Patient assessment and monitoring (Proceedings)
The ability to accurately assess your patient is a key feature of success for a veterinarian. Although the importance of proper patient assessment is applicable to all fields of veterinary medicine, it is most apparent for the emergency/critical care clinician who may need to make rapid decisions based on observations obtained in a very short period of time. Proper patient assessment is based on both 'the big picture' and subtle details that can be identified with careful observation and a thorough physical examination.
Animals presenting through the emergency room should be assessed immediately to determine if they are hemodynamically stable or if they require emergent therapy. Helpful indicators of cardiovascular instability include altered mentation, collapse, tachycardia, tachypnea, weak or thready femoral pulses, and lactic acidosis. Once therapy has been initiated, it is also critical to re-assess the critical pet for response to therapy. If these parameters fail to normalize following treatment for shock, then diagnostics need to be performed on an emergent basis in order to identify the underlying disease process. If the hemodynamic status improves in response to therapy, it is also important to be vigilant and re-assess the patient regularly. If therapy for shock is successful, for example, it is imperative that the clinician decide on a treatment plan, then re-assess the animal regularly to see if the plan is adequate. Ongoing tachycardia and the development of tachycardia are both early signs of impending cardiovascular decompensation. Early detection of these changes and subsequent interventions will increase the likelihood of a positive outcomeMonitoring
The purpose of the heart is to deliver oxygenated blood from the heart to the peripheral tissues. Oxygen delivery (DO2) is a function of cardiac output (CO), and arterial oxygen content (CaO2).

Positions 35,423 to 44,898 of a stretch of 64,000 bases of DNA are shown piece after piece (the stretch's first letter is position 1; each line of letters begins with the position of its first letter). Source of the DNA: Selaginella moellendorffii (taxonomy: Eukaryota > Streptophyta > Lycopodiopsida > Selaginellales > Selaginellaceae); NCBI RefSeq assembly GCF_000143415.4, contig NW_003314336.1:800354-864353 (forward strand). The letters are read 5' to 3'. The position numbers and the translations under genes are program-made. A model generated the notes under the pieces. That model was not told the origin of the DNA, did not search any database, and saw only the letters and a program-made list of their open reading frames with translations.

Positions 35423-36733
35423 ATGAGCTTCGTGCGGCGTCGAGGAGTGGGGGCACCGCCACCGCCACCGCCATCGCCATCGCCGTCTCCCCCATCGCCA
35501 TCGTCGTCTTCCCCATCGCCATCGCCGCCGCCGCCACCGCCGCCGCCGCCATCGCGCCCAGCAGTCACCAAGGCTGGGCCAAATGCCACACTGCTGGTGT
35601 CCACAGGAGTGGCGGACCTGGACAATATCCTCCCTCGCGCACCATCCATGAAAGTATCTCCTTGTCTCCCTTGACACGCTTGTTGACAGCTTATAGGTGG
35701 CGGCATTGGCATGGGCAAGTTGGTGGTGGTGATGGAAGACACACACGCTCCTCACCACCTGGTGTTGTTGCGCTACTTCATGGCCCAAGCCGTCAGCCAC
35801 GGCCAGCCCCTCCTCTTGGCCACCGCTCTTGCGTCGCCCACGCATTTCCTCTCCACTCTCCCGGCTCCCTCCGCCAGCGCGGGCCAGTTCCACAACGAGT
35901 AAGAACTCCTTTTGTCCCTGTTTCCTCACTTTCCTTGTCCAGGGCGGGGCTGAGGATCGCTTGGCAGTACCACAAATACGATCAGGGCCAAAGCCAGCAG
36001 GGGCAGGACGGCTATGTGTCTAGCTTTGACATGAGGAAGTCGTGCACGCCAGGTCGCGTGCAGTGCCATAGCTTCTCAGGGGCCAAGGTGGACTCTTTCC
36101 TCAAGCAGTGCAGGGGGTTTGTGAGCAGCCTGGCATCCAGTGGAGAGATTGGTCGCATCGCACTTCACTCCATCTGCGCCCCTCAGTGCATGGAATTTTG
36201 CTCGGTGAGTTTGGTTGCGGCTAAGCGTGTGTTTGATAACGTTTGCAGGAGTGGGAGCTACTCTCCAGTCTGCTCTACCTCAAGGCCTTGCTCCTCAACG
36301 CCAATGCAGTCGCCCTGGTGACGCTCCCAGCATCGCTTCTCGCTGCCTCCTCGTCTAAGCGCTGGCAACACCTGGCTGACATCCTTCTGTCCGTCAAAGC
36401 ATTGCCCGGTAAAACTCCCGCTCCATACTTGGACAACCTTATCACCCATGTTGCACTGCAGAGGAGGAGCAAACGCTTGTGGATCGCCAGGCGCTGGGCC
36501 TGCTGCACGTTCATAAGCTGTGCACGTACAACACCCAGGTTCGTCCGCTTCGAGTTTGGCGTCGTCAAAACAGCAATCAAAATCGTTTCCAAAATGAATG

DO2 = CO x CaO2
Although oxygen delivery and cardiac output are difficult to measure clinically, evaluation of certain parameters such as heart rate, arterial blood pressure and central venous pressure can help assess the state of the cardiovascular system.
Heart rate can be monitored by palpating the chest wall, feeling the arterial pulse, by auscultation, or by performing an electrocardiogram (ECG). Since CO = HR x SV, it is clear that changes in heart rate can affect oxygen delivery to tissues. Causes for tachycardia are many and include hypovolemia, shock, pain, anxiety, primary cardiac disease, and cardiac arrhythmias. Bradycardia may occur with high vagal tone, cardiac diseases including sick sinus syndrome, in cats with shock, and in animals in which cardiac arrest is imminent. Animals that present to the emergency room with tachycardia should be connected to a continuous ECG machine to identify the type of arrhythmia (such as ventricular tachycardia), and to observe response to therapy. If an arrhythmia is documented while connected to an ECG machine, a 6-lead ECG should be printed for further categorization of the arrhythmia. In many instances, continuous ECG monitoring is implemented in hospitalized animals with critical illness, severely depressed mentation, diseases known to predispose to arrhythmias, such as the post operative dog with gastric torsion and in dogs with cardiac arrhythmias necessitating anti-arrhythmic therapy.